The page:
Exercising jurisdiction pursuant to 28 U.S.C. § 1291, we conclude the district court delegated the issue of M.S.'s residential placement to her IEP team and that such delegation is at odds with 20 U.S.C. § 1415. Thus, we remand this matter to the district court to resolve the issue of M.S.'s residential placement. Our remand makes it unnecessary to resolve the propriety of the district court's award of partial attorneys' fees. Nevertheless, we identify legal flaws in the district court's analysis of a proper fee award that may reoccur on remand.


M.S. is blind and hearing impaired and has been diagnosed with autism and a cognitive impairment. She has been a residential student at USDB since September 2004 and is working on basic life-skills. In early 2010, USDB informed J.S. it was closing its residential program. USDB's decision to eliminate its residential program caused continuing tension between USDB and J.S. After J.S. and other parents sought assistance from an advocacy group, USDB decided to keep its residential program open.

In May 2010, USDB audiologist Robert Shaw attempted to conduct an evaluation of M.S. The evaluation failed because M.S. would not tolerate anything in or near her ears. Several previous audiological tests on M.S. were also unsuccessful. As far back as 2003, a different USDB audiologist indicated an auditory brainstem response ("ABR") test would provide more definitive information about M.S.'s level of hearing sensitivity. After his unsuccessful evaluation of M.S. in May 2010, Shaw also recommended an ABR test.

During an IEP meeting in August 2010, J.S. indicated she was dissatisfied with USDB's evaluation of M.S. and with M.S.'s slow progress toward her goals. J.S. requested an Independent Educational Evaluation ("IEE") by experts in the areas of autism and blindness. See 20 U.S.C. § 1415(b), (d)(2)(A). J.S. also requested the performance of a sedated ABR test to determine if M.S. had hearing loss. USDB agreed to both requests. USDB also agreed that M.S.'s residential placement at USDB would not be changed until the IEE was completed. In February 2011, USDB sent J.S. a list of qualified evaluators for M.S.'s IEE. USDB indicated it would allow a maximum of $2000 for the IEE. See 34 C.F.R. § 300.502 (detailing, inter alia, when a state agency must pay for an IEE).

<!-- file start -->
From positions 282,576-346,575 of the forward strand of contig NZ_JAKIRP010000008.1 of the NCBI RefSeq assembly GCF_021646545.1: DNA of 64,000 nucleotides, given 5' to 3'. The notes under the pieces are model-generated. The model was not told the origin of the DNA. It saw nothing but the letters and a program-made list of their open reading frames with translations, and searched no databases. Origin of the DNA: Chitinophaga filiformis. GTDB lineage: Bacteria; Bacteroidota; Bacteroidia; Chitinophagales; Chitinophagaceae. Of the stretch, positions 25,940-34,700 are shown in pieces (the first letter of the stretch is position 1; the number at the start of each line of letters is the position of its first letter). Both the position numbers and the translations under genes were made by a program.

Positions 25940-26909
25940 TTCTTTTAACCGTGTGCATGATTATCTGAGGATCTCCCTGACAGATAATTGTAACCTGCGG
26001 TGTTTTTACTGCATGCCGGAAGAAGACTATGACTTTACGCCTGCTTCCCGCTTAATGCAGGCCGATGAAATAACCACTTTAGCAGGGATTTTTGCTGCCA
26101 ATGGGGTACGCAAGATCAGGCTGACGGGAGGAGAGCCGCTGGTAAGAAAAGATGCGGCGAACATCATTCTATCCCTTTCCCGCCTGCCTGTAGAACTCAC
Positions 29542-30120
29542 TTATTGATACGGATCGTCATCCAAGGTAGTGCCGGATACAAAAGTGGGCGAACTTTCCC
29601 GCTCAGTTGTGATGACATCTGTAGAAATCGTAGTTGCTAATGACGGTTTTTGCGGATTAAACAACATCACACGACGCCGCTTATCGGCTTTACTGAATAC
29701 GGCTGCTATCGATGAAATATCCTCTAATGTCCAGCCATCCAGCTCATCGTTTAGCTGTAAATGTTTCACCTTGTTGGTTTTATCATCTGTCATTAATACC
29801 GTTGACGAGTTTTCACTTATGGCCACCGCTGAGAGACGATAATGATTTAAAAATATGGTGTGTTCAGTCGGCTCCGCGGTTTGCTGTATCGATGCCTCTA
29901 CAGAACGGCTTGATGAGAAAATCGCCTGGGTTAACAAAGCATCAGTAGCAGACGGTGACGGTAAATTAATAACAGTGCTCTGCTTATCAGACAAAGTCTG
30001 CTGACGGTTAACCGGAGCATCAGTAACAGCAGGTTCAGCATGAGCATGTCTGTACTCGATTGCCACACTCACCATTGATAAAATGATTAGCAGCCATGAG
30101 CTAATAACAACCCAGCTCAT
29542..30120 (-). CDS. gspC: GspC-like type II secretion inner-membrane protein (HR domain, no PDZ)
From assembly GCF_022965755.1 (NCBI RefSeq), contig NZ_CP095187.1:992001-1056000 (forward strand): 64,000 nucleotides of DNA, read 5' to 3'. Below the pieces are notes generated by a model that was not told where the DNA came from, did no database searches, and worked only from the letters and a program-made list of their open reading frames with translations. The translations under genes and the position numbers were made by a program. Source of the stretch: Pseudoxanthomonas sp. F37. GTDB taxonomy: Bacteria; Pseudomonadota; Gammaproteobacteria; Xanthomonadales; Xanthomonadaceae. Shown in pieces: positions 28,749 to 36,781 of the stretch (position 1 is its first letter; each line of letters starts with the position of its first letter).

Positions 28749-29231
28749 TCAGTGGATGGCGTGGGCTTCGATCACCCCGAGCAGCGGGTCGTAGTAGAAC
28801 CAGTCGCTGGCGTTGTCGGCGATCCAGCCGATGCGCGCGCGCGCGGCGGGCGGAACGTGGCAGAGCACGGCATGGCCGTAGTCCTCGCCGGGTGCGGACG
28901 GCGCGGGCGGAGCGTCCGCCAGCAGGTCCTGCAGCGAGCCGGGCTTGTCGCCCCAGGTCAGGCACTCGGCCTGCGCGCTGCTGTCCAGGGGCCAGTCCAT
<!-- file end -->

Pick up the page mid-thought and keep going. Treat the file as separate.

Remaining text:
M.S. received a sedated ABR test in September 2010. The test revealed she has "a bilateral, mild to moderate, low frequency hearing loss that slopes to within normal limits at 2000 and 4000 hertz." M.S. ex rel J.S. v. Utah Sch. for the Deaf & Blind, 2014 WL 4216027, at *1 (D. Utah Aug. 25, 2014). In response to these results, M.S.'s long-time classroom teacher, Ms. Hadley, introduced thirty tactile signs and noted M.S. made progress in both receptively understanding the signs and in beginning to use them expressively. M.S.'s IEP was modified to add a classroom frequency modulated system ("FM ...